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Staff work though the night to protect damaged sea wall in Dawlish
1:10pm Saturday 8th February 2014 in Devon
Network Rail engineers have been working though the night to protect the most damaged section of sea wall in the coastal town of Dawlish, Devon.
Around 80m of sea wall has been destroyed by high tides and stormy seas, causing a significant stretch of railway to collapse into the sea. The road adjacent to the railway and several houses have also been damaged, along with damage at Dawlish station itself and several other sites in the area.
Rail and concrete sleepers that once carried trains along the sea wall have been cut away and placed across the bottom of the damaged section. These are gradually being reinforced with sprayed fast-drying concrete, which will form a temporary barrier to take the brunt of today's forecast heavy seas.
It is hoped this will absorb enough of the force of the waves over the next 24 hours so that the weakened sub-soil, which is very soft, will not erode further. The most damaged platform at Dawlish station has been demolished and will be rebuilt in the coming weeks.
Network Rail has appealed for help from the public to stay away from the worksite, as the combination of heavy machinery, concrete spraying, and the waves means it is not safe to be around.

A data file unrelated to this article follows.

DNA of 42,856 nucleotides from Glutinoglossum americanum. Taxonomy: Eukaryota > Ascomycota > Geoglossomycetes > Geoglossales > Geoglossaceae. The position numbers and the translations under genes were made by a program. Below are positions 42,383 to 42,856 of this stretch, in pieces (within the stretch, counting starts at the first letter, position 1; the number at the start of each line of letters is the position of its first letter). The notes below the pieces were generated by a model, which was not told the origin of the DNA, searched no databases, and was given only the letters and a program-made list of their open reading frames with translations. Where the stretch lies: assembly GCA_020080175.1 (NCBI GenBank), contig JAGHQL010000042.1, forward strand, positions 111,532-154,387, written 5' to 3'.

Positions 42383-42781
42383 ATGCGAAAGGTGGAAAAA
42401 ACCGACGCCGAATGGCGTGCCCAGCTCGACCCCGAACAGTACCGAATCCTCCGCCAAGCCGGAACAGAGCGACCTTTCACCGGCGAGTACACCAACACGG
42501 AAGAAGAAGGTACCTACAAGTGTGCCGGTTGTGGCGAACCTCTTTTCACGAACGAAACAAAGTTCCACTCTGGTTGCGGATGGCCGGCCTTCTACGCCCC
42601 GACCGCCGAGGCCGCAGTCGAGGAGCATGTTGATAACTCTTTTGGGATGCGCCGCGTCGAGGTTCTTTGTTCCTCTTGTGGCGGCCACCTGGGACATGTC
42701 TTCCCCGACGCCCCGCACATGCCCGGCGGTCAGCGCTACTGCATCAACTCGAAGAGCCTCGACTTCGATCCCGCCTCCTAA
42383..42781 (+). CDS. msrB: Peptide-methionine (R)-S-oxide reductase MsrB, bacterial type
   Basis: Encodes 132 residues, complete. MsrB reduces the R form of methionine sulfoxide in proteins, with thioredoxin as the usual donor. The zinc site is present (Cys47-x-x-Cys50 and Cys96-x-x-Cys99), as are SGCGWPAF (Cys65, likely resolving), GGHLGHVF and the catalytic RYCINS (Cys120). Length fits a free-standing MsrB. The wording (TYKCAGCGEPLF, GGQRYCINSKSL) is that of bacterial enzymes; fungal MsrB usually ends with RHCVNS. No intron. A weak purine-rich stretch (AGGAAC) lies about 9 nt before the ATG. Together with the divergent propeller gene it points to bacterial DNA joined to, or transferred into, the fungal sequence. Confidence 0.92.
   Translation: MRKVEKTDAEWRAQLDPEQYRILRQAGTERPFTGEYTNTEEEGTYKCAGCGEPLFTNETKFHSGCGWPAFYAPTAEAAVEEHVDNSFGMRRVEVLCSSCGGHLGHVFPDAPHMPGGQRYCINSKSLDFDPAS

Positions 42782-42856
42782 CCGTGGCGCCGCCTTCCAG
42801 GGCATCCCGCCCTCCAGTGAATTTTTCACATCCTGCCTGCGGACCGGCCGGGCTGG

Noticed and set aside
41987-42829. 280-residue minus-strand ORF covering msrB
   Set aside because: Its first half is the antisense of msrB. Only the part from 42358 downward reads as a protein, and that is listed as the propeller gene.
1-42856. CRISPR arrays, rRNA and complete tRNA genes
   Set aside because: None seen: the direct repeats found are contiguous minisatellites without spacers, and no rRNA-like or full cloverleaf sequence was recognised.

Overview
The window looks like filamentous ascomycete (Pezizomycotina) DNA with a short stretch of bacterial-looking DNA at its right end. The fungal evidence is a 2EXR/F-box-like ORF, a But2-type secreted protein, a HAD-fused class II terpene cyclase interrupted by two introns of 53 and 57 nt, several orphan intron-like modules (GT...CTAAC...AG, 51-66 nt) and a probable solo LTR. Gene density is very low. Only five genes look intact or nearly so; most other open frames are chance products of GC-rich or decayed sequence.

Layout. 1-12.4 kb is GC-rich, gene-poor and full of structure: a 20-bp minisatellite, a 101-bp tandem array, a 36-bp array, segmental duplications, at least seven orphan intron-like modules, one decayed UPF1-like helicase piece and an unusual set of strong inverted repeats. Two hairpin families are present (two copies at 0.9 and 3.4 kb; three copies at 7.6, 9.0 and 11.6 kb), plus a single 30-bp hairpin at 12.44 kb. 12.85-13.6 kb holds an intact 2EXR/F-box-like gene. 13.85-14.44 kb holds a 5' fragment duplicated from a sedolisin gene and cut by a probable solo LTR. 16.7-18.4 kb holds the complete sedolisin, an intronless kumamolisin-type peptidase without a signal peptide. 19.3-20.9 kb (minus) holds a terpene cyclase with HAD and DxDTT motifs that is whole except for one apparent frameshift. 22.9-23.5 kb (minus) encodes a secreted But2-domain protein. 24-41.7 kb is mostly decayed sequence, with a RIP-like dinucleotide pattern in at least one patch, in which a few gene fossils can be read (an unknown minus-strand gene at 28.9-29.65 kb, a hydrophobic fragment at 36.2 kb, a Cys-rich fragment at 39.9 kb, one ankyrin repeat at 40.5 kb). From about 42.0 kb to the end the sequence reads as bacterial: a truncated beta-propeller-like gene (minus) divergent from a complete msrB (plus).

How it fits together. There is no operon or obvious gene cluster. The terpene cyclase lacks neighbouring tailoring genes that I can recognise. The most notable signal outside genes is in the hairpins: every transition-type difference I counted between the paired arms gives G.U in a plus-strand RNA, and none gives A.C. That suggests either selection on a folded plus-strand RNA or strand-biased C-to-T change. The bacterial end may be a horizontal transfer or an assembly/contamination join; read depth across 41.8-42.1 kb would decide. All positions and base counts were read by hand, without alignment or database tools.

Engineers are working in very difficult conditions with work taking place on a six-hours on, six-hours off basis, designed around the tidal patterns. Full assessment of repairs will come with calmer weather after the weekend, along with a revised timescale. Initial assessments are that it will be at least six weeks to completion from when work begins.
Network Rail has mobilised a range of specialist contractors, engineers and suppliers from across the country to help with the work needed at Dawlish and has also taken up the offer of discussions with the Ministry of Defence to see if there is any help which can be provided by armed forces personnel based in the south-west. In addition, engineers are on site at a number of locations in the south west of England and are making repairs where the lines have been blocked by flooding.
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